Estonia has told the head of its branch of the Russian Orthodox Church to leave the country, calling him a threat to national security, Estonian public broadcaster ERR reported on Thursday.
Valeri Reshetnikov, who heads the Estonian Orthodox Church of the Moscow Patriarchate as Metropolitan Eugene, was refused an extension of his residence permit and will have to leave by Feb. 6, ERR said, citing the country's Police and Border Guard spokesperson.
The Estonian government has repeatedly asked Reshetnikov to "stop vindicating the Kremlin regime and Russia's military actions in his statements" but he failed to do this, the spokesperson said.
Neither the Russian Orthodox Church nor Estonian authorities were immediately available for comment.
Estonia and its Baltic neighbours Latvia and Lithuania are among the staunchest supporters of Ukraine as it battles Russia's invasion. All three Baltic states were ruled by Moscow for decades during the Soviet era and today are members of NATO and the European Union, which Ukraine also aspires to join.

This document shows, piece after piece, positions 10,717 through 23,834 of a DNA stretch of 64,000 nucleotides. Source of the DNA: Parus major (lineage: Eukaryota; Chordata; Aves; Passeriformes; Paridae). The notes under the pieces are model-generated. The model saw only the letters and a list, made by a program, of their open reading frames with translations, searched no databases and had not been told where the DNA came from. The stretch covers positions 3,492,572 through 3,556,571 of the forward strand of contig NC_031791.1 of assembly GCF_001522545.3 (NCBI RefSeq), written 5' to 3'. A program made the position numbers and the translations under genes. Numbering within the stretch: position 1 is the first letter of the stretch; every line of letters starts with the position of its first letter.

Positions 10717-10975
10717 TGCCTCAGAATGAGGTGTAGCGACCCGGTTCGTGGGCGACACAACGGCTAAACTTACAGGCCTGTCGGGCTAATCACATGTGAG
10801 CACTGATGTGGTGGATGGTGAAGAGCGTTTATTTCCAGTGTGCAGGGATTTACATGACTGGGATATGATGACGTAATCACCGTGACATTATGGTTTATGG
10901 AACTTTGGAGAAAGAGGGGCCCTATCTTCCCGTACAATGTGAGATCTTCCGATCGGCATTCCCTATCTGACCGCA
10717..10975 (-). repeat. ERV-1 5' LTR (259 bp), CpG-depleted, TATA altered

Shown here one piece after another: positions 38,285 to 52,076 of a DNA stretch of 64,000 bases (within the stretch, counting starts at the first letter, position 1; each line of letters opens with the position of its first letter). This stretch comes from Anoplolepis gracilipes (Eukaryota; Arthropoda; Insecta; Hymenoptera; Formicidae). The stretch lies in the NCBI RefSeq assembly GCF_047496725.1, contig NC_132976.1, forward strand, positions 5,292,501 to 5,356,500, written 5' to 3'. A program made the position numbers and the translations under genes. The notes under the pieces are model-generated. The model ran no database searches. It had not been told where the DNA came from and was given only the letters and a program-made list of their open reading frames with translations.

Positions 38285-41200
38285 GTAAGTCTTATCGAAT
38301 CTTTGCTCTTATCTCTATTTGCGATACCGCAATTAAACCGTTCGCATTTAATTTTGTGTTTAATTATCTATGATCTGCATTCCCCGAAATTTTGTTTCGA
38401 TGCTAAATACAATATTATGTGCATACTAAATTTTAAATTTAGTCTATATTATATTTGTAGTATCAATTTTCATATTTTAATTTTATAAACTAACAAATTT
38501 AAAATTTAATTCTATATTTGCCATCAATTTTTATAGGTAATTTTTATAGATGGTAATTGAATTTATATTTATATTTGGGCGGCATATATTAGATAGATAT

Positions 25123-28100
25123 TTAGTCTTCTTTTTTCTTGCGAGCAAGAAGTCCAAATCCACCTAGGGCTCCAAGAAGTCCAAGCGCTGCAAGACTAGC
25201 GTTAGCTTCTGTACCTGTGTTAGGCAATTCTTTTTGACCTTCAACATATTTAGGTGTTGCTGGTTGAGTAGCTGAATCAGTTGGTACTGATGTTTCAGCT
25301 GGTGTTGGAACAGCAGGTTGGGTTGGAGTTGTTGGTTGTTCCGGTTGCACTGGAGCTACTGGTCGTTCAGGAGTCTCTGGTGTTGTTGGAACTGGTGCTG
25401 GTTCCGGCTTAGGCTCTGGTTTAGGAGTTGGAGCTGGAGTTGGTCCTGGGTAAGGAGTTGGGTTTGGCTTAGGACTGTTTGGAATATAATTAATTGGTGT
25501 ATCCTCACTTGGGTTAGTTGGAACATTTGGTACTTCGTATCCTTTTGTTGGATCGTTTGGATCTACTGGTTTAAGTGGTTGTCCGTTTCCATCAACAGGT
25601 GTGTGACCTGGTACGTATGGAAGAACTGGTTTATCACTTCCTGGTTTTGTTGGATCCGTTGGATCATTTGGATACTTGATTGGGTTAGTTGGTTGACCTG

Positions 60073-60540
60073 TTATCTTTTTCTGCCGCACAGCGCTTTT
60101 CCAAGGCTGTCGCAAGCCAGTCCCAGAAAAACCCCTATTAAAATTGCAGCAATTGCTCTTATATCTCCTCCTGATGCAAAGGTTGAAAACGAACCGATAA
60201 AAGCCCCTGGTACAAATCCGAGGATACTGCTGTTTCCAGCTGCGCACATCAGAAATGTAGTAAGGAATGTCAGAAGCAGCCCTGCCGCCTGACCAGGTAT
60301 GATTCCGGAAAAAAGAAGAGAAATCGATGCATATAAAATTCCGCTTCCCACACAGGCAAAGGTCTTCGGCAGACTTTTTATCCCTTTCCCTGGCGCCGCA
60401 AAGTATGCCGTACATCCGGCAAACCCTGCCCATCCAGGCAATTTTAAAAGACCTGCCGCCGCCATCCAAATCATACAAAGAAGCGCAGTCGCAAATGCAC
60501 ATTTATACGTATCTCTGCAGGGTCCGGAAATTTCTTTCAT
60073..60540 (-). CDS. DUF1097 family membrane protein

In largely secular Estonia, the Orthodox Church, favoured by its sizeable ethnic Russian minority, is the most widespread religion, with 16% of the population affiliated with it.
Ethnic Russians make up nearly one quarter of Estonia's 1.3 million-strong population, the country's 2021 census showed.
The Lutheran Church, which is favoured by Estonians, is in second place, with eight percent of the population affilated.
Earlier this week, the Estonian Internal Security Service said it had detained a Russian citizen who is a professor at Tartu University on suspicion of spying for Moscow.